The pressing issue has spread so widely, that a Safe Parking Program has been introduced, aimed at helping families who have faced unanticipated life-changing events, which have left them with no choice but to live in their cars and sleep in parking lots.
Is There Any Chance That The Homeless Could Reintegrate Into Society?
When Sputnik asked White whether there was any possibility for the homeless to reintegrate into society after spending 15-16 hours a day in the streets for years, White explained the difficulties of the process.
“Harvard University has recently released its Housing Index that shows Los Angeles is in need of 550,000 housing units per low income housing. So, for us to begin to deal with homelessness, mental health and substance abuse, we have got to figure out how to stabilize the housing.”
White proceeded to raise the issue of jobs which cannot ensure that people, who are employed, will actually stay in the house. While the prices for housing continue to “balloon,” wages remain stagnant and “non-existent.”
“The level of abject poverty in Los Angeles is off the rails. Think about it this way: in Los Angeles fair market rent for a two-bedroom apartment is $2500 and if you do the math, it’s roughly around $31,000-32,000 a year in rent alone. In order for that unit to be affordable, a person will have to make upwards of almost $100,000.”
Humans of Skid Row
Sputnik got a chance to talk to an African-American woman, who asked to remain anonymous. She confessed that she has been homeless since September 2017, and despite the fact that she kept in touch with her family, they were not aware of her plight. When asked how she was handling the situation and how she ended up in the streets, she answered “I think that these are the ups and downs of life. I was working as an insurance agent and lost my job.”
“What I don't like is when people look down on you because you are homeless… They look at you and think that you don't have a brain between your ears and there are reasons why you are homeless.”
The website, Skid Row Stories, is reminiscent of a project called “Humans of New York,” and telling the stories of people who live on the sidelines.
A formerly homeless woman, who is said to prefer to remain anonymous, told her heartbreaking story to John Hwang, the founder of Skid Row Stories. The 26-year-old woman was abducted and raped when she was a little girl, and after all these years, she pulled herself together and forgave him.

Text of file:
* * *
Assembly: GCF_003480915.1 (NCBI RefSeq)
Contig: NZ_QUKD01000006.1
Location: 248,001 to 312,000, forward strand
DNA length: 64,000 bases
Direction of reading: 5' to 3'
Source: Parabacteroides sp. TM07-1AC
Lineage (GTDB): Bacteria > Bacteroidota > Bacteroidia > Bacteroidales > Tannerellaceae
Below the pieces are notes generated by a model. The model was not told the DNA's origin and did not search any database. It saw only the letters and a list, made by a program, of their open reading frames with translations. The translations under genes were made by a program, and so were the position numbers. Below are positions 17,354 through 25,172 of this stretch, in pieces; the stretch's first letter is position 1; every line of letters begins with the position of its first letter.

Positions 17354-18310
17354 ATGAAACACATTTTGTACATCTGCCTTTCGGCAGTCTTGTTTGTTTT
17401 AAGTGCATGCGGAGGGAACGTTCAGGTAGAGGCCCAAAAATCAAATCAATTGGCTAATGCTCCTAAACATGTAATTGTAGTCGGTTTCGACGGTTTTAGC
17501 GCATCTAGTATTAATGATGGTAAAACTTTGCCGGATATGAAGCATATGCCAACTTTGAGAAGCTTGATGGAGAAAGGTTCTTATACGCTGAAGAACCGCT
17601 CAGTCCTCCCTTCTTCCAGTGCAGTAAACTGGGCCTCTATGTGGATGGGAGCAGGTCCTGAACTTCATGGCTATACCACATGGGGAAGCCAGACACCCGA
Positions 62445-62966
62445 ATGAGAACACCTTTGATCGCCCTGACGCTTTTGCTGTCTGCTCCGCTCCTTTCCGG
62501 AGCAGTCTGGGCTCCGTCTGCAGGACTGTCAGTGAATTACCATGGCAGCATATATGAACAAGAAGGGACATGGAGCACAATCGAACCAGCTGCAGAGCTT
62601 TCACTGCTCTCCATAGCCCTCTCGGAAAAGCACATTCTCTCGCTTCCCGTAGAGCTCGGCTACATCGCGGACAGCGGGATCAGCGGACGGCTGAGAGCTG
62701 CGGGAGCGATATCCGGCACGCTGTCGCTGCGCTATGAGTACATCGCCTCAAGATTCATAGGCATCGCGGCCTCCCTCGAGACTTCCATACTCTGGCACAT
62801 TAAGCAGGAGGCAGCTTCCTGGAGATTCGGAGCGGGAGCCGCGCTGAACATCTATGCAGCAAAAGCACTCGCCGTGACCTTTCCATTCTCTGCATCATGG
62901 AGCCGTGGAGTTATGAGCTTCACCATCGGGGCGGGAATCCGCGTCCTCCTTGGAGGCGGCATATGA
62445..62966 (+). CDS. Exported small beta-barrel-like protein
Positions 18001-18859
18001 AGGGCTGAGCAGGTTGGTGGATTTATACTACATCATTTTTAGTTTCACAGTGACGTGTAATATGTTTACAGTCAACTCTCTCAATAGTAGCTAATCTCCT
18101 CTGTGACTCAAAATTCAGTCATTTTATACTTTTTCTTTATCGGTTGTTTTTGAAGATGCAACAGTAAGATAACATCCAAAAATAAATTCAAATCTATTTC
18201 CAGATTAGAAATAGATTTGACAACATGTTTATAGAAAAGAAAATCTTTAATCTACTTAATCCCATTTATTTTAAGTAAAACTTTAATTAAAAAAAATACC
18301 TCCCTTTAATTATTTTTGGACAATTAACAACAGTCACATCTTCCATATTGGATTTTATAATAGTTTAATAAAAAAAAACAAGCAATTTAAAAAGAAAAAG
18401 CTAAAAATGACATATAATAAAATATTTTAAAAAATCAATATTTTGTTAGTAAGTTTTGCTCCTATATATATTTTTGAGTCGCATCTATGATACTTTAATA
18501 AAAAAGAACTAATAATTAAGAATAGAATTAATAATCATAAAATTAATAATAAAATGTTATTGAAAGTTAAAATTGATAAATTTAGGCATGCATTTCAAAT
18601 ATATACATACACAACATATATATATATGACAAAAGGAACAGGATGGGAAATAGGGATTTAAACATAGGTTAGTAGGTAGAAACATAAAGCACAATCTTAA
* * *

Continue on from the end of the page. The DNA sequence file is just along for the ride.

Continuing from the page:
“I was kidnapped and raped when I was 8 by a 53 year old man. I can’t make any friends. I have a lot of trust issues because of what happened to me. It’s hard for me to make friends, and to feel accepted, and to feel comfortable around people. I’ve had a lot of trauma in my life, but I’ve dealt with that, I finally forgave the person that raped me, but I still have PTSD. I’m 26. I’ve had fibromyalgia since I was 21, I’m in chronic severe pain 24/7, you don’t have a life, and stress makes it worse for my fibromyalgia."
"I feel like I’m living in a twilight zone episode and it’s not ending. I’m a heroin user, it’s how I medicate myself, it saved my life. I’m one of these people who needs it or else I’ll go crazy and kill myself. I tried killing myself many times. A year and a half ago, I went to a women’s shelter and imagine 50 women in one room, I was being verbally abused there, it was so bad, it traumatized me, so I live at a local park now. I pray a lot, that God will give a huge miracle. I dig in the trash all hours of the night, I beg because I’m so hungry. Lately I feel like hurting myself. I’ve been feeling very depressed. It’s really hard, it’s seriously f*cking hard. I want to be heard, when my dream comes true one day, and I’m not homeless anymore, I can help people by telling my story of becoming homeless, never give up hope.”
The story of Hayk Makhmuryan, nicknamed “The Art Guy,” was like a light in the dark. By the time John spoke to him, Hayk had already been in Skid Row for 7 years, running an arts program at a homeless shelter.
“Embracing and channeling creative energy is the best way to build bridges, make connections, bring people and ideas together. Creativity is a human right.”
He grew up in Armenia during the war in Nagorno-Karabakh, and his family had to live through hard times without electricity and running water for years. After moving to the United States, he graduated from the Art Center in Pasadena, and could have found a lucrative job with his education, but decided instead to do something good for the community of Skid Row. His studio works twice a week, with all the art tools and supplies needed, and its doors are open to everyone.
Sputnik has reached out to The Housing Authority of the City of Los Angeles but has yet to receive a response.
The views and opinions expressed in this article are those of Pete White and do not necessarily reflect Sputnik’s position on the matter.